Review of House of Lords Investigative and Scrutiny Committees: towards a new thematic committee structure Contents

Appendix 9: Note on the seminar with Lord Blunkett on the impact of restoration and renewal on House of Lords committees

1.Lord McFall introduced the seminar reiterating the importance of the restoration and renewal programme to all aspects of the work of the House of Lords, including the current review of select committees. Lord McFall noted Lord Blunkett’s work on the Joint Committee on Draft Parliamentary Buildings (Restoration and Renewal) Bill, as well as Baroness Scott of Needham Market’s role as a member of the shadow Sponsor Board.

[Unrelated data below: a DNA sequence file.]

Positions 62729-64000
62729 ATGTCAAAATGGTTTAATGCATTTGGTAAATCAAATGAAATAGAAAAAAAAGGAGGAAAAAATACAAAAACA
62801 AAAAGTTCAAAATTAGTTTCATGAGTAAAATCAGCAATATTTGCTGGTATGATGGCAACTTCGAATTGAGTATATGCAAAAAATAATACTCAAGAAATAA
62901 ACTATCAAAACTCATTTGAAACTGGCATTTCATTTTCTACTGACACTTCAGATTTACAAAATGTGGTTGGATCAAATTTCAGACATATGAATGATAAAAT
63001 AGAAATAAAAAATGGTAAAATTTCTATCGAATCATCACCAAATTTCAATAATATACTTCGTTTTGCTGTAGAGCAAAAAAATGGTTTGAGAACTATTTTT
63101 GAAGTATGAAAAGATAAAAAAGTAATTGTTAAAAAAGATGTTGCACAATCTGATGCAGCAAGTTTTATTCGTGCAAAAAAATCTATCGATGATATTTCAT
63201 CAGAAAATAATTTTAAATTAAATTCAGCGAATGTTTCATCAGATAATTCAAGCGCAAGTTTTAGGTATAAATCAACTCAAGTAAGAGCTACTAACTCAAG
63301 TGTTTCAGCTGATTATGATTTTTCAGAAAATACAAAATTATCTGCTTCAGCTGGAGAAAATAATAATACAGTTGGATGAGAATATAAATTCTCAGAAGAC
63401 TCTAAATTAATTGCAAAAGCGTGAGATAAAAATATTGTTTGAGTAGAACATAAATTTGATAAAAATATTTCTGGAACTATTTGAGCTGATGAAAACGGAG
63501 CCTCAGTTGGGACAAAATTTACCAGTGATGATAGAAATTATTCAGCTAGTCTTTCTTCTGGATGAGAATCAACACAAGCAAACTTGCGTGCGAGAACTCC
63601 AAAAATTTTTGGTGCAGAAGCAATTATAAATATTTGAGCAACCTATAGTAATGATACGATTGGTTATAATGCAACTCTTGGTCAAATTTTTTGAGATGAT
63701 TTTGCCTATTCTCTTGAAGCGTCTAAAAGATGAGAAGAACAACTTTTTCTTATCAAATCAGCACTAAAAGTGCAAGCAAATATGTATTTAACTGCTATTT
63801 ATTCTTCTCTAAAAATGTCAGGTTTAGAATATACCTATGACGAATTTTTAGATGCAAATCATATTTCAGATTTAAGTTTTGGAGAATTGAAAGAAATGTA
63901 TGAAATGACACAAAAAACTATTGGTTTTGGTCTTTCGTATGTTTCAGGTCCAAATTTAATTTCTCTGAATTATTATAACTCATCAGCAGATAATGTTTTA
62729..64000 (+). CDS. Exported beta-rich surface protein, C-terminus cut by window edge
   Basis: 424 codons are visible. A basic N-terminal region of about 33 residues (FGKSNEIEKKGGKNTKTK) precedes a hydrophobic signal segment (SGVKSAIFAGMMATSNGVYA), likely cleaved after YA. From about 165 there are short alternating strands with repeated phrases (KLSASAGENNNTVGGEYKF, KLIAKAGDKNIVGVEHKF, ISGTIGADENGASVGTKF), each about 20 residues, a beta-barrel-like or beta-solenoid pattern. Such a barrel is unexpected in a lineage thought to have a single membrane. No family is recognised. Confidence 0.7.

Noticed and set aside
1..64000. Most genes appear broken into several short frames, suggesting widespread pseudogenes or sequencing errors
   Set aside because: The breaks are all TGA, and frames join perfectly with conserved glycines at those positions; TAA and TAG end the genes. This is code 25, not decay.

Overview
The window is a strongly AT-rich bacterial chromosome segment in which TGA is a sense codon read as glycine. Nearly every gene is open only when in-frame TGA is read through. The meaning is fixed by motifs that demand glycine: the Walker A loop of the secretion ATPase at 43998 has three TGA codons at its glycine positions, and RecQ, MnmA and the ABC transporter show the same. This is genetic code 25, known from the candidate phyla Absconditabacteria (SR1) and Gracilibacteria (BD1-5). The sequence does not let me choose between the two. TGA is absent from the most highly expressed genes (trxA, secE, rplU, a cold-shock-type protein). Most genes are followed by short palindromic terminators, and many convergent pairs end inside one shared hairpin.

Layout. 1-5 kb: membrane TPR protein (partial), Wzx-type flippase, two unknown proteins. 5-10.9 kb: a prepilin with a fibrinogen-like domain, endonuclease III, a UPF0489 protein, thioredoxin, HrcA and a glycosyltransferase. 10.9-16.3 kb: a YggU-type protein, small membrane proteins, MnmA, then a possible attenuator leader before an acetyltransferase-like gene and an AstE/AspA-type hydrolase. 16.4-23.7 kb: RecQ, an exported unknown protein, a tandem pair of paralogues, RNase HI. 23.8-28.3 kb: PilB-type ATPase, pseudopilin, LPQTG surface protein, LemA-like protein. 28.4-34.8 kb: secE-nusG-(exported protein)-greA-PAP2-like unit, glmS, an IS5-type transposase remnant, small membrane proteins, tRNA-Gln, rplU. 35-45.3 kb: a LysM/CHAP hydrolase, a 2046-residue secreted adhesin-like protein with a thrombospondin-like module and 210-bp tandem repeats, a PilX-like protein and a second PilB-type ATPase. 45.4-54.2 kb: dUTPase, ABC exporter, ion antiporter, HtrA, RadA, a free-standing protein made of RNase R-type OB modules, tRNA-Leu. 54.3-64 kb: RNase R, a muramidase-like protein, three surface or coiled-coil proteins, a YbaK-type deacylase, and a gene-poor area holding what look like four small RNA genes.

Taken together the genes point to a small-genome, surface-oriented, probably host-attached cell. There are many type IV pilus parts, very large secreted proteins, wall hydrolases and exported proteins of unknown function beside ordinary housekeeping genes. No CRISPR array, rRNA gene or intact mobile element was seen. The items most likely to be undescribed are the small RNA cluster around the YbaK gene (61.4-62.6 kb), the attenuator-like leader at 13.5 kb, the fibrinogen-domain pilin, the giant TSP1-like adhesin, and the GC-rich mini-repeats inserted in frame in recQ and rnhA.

2.Lord Blunkett explained some key takeaways from the joint committee report including the fact that no figures were included in the report. Lord Blunkett explained that this was because a new assessment would need to be done after all relevant legislation had passed through both Houses, which may well impact the final plan and related costs. He also noted that any and all expenditure must be justified to the general public, as well as ensuring there is a wider understanding of what kind of parliament we are trying to build and how people will be welcomed. Lord Blunkett noted that the process has already been delayed and ensuring communication to the wider public is key.